We need some form of event override mechanism to handle situations where a user may wish to modify an event for which they have no write access. A further use is handling overrides - exceptions - in recurring events.
A scheme has been partially implemented.
Updating read-only events
A user may have a reference in their personal calendar to a public event or some other users event which MUST exist in a different calendar. They may wish to annotate this event, for example, if it is a two hour performance for which they intend to stay only 1 hour, they may wish to change the end time to reflect that. Also they may synch it to a device which doesn't deal with references or ownership and the event may get changed on that device and synched back.
A problem may occur if we develop a chain of annotations. For example:
- the event is owned by user A
- user B annotates it and limits the access to user C
- user C annotates it and gives access to user D
- user D can access the annnotations but is unable to access the annotation added by B
Is that bogus
Where do we put the override?
If the event is in a subscribed calendar, le's say /public/Meetings we can't put the annotation in that calendar as the user has no access. We could put the annotation in one of the users calendars but it just looks like another event and the original event will still be visible in its unannotated fom in the original calendar.
Maybe we limit annotations to overrides and eventrefs.
A particular instance is represented by an annotation to a master event - created dynamically on recurrence retrieval. The user may wish to update the instance by changing the time or simply adding annotations for their own private use. In that case there is an annotation stored in the db.
If the recurring event has an instance overriden by the owner in the same calendar as the master it is a normal recurrence override.
In addition, that user or another with access to the event, may wish to annotate a particular instance. If that user has write access they may simply update the event, all with access will see that change which is, again, a normal overrride.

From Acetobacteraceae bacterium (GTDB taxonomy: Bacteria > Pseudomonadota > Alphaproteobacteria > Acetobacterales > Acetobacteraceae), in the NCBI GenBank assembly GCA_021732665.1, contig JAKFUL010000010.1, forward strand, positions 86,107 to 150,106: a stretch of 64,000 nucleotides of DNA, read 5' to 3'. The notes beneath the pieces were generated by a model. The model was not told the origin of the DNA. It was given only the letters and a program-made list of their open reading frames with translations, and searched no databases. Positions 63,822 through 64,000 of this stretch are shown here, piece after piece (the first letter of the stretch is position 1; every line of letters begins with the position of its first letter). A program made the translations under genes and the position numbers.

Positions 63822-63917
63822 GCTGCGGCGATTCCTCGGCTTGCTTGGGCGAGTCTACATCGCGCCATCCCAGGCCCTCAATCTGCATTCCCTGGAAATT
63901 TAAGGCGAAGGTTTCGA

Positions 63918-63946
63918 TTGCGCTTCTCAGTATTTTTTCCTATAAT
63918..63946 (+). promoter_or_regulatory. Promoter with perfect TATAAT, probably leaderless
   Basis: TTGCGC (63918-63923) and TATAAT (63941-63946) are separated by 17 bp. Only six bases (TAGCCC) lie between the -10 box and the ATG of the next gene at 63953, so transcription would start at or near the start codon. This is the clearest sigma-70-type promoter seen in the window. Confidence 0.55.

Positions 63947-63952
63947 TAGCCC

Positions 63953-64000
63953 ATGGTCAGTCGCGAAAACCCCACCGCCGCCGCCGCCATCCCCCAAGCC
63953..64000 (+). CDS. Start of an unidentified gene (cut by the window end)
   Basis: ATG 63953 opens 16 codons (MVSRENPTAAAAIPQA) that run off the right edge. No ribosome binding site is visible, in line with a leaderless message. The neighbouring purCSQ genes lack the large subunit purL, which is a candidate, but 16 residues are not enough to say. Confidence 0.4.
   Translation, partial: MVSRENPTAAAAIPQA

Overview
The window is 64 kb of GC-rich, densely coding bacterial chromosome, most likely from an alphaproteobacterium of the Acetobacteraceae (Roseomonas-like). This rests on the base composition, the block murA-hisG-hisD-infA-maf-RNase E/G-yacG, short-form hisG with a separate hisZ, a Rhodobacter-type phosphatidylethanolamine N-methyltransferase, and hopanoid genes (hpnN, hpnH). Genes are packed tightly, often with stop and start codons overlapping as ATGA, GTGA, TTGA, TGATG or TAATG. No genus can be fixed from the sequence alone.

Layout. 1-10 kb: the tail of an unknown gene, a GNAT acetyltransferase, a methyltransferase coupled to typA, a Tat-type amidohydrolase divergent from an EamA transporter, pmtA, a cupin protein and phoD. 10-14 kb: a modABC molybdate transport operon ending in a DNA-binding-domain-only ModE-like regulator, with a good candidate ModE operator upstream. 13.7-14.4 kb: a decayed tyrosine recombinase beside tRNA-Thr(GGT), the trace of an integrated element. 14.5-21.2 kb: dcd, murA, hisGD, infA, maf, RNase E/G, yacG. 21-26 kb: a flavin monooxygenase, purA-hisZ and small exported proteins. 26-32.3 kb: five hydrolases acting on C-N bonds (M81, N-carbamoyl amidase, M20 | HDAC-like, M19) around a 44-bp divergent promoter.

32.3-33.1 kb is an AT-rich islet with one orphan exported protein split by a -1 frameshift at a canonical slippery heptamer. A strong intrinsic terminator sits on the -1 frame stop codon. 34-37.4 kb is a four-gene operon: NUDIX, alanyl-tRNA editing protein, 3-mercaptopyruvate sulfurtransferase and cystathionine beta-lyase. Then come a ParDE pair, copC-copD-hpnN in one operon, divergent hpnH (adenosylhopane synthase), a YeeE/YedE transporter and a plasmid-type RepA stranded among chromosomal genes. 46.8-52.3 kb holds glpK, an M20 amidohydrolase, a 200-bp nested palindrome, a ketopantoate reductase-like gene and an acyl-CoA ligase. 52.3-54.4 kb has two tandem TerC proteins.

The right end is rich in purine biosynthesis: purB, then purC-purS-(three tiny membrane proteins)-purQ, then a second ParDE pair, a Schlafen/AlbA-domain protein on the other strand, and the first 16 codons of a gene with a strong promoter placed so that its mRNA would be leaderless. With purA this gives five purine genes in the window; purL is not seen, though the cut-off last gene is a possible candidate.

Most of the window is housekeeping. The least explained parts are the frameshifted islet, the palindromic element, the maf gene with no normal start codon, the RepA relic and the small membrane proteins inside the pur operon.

On the other hand, they may wish, or be forced, to create an annotated version which does not alter to shared version. If that annotation appears in another calendar it probably needs to be treated as a single non-recurring event. That is, it is probably impractical to allow a user to create an override to a single instance of a recurring event in another calendar and have that override appear as part of a recurrence.
If a user has write access to a recurring event and they override it, the override should be owned by the owner of the master.
HOWEVER: what happens if somebody annotates or has a reference to a master event?
This involves the classes,
If an event is annotated we save the annotation to the database as a sparsely populated BwEventAnnotation?. The annotation has two references which may refer to the same object, one is the target of the annottaion, which may itself be an annotation, the other is the master event, which is the end of the chain of annotations.
The BwEventProxy? is returned on retrieveal when there is a BwEventAnnotation?. The BwEventProxy? has a reference to the annotation and handles figuring out which value to return from a getter method, For example, if the annotation has a description, we return the description in the annotation rather than the target.
Handling a simple text field seems simple enough but has its own problems. For example, if we annotated the location, does the user want the annotation location added to the target event location or to replace it?
How do we indicate that we want to entirely suppress the contents of a text field?
Harder than that is the problem of dealing with Collections. If we have attendees in the target what does the presence of attendees in the annotation mean. Replacement, addition?
We will assume that if a simple String field has been changed it overrides the value of the field. In our client we can still offer the option of digging down to the annotated object.
A similar approach works for something like attendees. The user modifies the attendee list so we copy the whole of the modified list into the annotation class.
We do have a problem with indicating we have deleted all objecst - for example - we don't want any of the alarms. This is handled by a flag in the annotatuion object which indicates that the Collection was explcitly emptied in the annotated form.